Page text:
Page 175: Since it takes the moon a little more than a day to orbit the Earth . . .

Wrong, and in a way that suggests the author really doesn't understand the Earth-Moon system.

Page 212: . . . the white marble lighthouse stood 440 feet (1234 meters) high . . .

Let's see, are meters longer than feet, or shorter than feet? Do we multiply or divide?

Page 275: . . . meteorites strike at tremendous speeds--as much as 90,000 miles per second.

Hmmm. That's about half the speed of light. I don't think so.

Page 289: The spiraling winds may reach from 9 to 24 miles (15 to 20 km) up into the atmosphere.

At least try to keep the numbers consistent.

Page 312: Pluto may actually belong to another solar system . . .

Then what is it doing orbiting the sun?

Etc., Etc., Etc.

It's a very good idea, but one that deserved a lot more care.

Robert Adler, author of Science Firsts: From the Creation of Science to the Science of Creation; and Medical Firsts: From Hippocrates to the Human Genome.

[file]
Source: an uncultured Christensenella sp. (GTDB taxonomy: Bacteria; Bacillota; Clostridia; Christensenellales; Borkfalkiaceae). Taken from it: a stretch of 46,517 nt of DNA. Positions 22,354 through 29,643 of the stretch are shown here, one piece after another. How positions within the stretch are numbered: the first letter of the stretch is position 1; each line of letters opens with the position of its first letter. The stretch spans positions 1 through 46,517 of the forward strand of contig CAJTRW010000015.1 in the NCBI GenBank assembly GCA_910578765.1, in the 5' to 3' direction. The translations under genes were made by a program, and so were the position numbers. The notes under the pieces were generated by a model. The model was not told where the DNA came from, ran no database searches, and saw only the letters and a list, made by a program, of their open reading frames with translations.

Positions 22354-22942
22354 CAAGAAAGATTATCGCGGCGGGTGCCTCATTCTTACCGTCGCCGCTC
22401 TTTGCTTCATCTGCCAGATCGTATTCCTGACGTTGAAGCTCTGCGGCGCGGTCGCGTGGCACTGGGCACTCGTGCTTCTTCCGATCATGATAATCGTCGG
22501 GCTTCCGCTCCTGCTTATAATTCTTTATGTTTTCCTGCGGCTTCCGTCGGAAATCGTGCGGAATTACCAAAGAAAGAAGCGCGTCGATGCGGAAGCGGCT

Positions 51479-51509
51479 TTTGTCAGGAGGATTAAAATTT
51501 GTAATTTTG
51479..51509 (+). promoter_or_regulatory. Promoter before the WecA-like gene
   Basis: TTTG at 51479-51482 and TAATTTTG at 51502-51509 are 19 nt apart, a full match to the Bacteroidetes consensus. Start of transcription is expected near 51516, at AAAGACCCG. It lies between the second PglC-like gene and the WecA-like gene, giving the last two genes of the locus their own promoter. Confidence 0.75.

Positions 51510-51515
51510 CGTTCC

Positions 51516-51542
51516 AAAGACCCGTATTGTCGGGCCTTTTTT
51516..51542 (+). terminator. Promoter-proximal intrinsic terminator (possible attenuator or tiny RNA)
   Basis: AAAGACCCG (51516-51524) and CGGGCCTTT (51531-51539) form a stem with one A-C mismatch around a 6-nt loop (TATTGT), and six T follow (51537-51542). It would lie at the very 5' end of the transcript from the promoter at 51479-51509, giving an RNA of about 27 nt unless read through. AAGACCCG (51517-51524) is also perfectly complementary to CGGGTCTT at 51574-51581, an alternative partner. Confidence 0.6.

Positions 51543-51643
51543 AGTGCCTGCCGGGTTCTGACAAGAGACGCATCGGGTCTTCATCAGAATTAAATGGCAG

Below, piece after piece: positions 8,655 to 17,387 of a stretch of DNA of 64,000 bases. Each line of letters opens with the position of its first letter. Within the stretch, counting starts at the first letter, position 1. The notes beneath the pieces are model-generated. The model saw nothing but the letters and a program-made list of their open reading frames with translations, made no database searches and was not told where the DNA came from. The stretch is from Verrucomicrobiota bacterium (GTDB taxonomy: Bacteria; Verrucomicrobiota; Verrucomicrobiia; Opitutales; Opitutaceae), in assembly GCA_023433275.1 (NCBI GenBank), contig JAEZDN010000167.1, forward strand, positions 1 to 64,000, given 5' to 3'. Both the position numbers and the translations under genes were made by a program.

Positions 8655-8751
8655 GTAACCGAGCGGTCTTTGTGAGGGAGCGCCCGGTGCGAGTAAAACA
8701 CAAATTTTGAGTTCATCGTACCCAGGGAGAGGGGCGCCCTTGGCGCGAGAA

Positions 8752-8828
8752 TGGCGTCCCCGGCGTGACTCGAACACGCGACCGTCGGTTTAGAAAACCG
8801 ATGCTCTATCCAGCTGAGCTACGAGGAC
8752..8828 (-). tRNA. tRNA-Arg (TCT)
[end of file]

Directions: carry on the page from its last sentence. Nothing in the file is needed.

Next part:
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45 of 48 people found the following review helpful By Tim F. Martin on October 10, 2001
Format: Paperback
A pretty good introduction to a variety of topics in geography, geology, astronomy (generally as it relates to the earth), and history as well. In part, the book is fairly basic, addressing some basic topics such as what are continents, addressing if Columbus "discovered" America or not, what is a light year, and listing the world's largest seas for instance. Some commentators called the book remedial I see, and at times, yes, it can be. Many of the questions that are answered (the information in the book is generally presented as a particular question followed by several paragraphs to several pages of answers for each) can be high school or even middle school level (though not written at middle school level).